Fashion Design in Miami
Fab Silberstein eagerly shows off her retro-inspired swimwear line, pulling out a soft one-piece with a lacy over-skirt, then several vibrantly patterned bikinis — all samples from her second La Belle Rebelle collection, which she will present to buyers at next week’s SwimShow in Miami Beach.
With a degree in fashion merchandising and financial help from her family, Silberstein launched her line here last year, manufacturing in her native Uruguay.
Like dozens of other South Florida designers, Silberstein is translating her dreams into fashion, and has chosen Miami to showcase her wares.
“In Miami, I feel there is this underlying culture of very talented, emerging designers that are just starting to break out,” said Silberstein, 25, who opened a shop on Washington Avenue in Miami Beach in June. “I’m seeing it grow.”
As Swim Week kicks off in the coming days — with a flurry of trade and fashion shows, parties and other events surrounding swimwear, the fashion world is again aiming the spotlight on South Florida. Here, the Miami aesthetic reigns, with more bright colors, prints and flowing, cutting-edge styles.
Whether designing swimwear, footwear, children’s or menswear, women’s apparel, evening and bridal gowns or lingerie, fashion designers are flourishing in Miami, where barriers to entry are lower, and competition less fierce than in other U.S. design hubs like New York or Los Angeles.
“Years ago, you almost had to live in one of the major fashion capitals to really become known as a designer or make your mark in the industry,” said Charlene Parsons, department chair for fashion at Miami International University of Art & Design, who has watched the industry develop over 40 years. “Now, you can almost live anywhere, because of the Internet and because of how things have changed.”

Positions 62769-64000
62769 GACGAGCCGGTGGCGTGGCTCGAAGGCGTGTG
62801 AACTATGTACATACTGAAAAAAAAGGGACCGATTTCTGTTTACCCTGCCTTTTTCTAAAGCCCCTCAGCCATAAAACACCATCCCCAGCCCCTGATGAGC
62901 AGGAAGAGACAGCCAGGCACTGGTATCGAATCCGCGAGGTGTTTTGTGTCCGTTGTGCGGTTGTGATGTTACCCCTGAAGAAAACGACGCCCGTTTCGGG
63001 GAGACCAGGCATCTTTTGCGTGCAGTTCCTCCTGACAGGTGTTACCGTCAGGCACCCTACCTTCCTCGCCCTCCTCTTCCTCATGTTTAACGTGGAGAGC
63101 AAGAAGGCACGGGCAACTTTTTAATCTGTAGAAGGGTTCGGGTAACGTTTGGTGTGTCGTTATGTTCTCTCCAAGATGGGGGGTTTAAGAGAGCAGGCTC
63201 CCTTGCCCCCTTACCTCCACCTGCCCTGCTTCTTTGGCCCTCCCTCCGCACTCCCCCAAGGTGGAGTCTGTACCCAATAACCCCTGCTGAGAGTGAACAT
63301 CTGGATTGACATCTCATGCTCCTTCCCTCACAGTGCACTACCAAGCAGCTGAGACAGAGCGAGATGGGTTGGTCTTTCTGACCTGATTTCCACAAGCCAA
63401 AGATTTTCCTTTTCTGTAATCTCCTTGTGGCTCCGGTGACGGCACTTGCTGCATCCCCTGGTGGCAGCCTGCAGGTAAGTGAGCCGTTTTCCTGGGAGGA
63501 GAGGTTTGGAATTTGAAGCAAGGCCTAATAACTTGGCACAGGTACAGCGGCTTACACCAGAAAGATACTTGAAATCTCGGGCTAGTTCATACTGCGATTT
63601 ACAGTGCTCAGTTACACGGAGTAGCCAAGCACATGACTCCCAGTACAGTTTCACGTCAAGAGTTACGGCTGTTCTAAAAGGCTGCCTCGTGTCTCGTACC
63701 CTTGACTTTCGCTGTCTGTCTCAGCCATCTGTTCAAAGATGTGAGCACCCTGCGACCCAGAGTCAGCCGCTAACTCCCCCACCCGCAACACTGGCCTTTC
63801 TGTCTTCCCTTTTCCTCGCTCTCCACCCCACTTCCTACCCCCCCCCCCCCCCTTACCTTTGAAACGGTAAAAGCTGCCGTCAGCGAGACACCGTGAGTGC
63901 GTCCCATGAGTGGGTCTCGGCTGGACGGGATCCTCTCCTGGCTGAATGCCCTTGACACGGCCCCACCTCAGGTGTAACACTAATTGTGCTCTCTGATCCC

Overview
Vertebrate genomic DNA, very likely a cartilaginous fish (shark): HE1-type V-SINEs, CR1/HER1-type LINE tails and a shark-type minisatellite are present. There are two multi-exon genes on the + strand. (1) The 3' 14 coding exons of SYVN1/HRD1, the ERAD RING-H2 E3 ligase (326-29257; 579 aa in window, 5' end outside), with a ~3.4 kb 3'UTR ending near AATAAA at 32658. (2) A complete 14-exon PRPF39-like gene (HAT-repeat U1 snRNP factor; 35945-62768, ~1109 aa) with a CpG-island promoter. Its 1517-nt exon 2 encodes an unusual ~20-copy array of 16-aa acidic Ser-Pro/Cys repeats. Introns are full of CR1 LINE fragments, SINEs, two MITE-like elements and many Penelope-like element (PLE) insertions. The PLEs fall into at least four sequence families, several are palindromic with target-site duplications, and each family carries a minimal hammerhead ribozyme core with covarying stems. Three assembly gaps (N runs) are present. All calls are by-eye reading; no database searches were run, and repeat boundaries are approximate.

Indeed, from new entrants to more established brands like Perry Ellis International, Rene Ruiz, Eberjey or Julian Chang, South Florida has proven to be an exciting, desirable base for creating a collection and building a brand name.
The fashion industry is spurred by the Swimwear Association of Florida’s SwimShow — the largest swimwear trade show in the world that brings buyers here from across the globe each July — plus swanky Art Basel Miami Beach and fashion-related events that are spread throughout the year. New designer boutiques opening in Aventura, Bal Harbour Shops and the Design District also help boost the area’s cachet.
“What we’re finding is that more and more we have fashion lifestyle companies looking to establish in Miami, not just for retail but for their business operation,” said Pamela Fuertes, vice president of the international economic development program at the Beacon Council. “Companies are saying we need to be in a place that is exciting and growing, and that is Miami.”
For the past five years, the Beacon Council, Miami-Dade County’s economic development agency, has targeted the fashion industry as an area for growth.
“It really does make sense because it is one of these industries making Miami modern, sophisticated and really attractive,” Fuertes said.
Most recently, the Beacon Council’s One Community One Goal creative design committee has begun an initiative to create a fashion design incubator in Miami, geared to helping foster the industry’s development, Fuertes said. The effort is in its infancy, though, and no date is yet set — nor has funding yet been determined — for the project, she said.
Meanwhile, Miami’s international flair has contributed to an influx of Latin American fashion designers, like Alessandra Gold, of Brazil, who designs her fashion-forward men’s and women’s KruZin sneakers in Miami that are manufactured in Taiwan, as well as her own Alessandra Gold line of shoes for women, which are made in Brazil. Gold has a store in Midtown Miami, where she sells her footwear as well as clothes and accessories from other local emerging designers, like Claudia E and Art of Shade.
Many international students arrive in Miami to pursue a degree in fashion, like Chang and Silberstein, and then stay to open businesses. Both Chang, of Peru, and Silberstein, of Uruguay, graduated from Miami International University of Art & Design, which has seen its fashion students double in the past decade. Today, it has about 900, with 16 percent international students.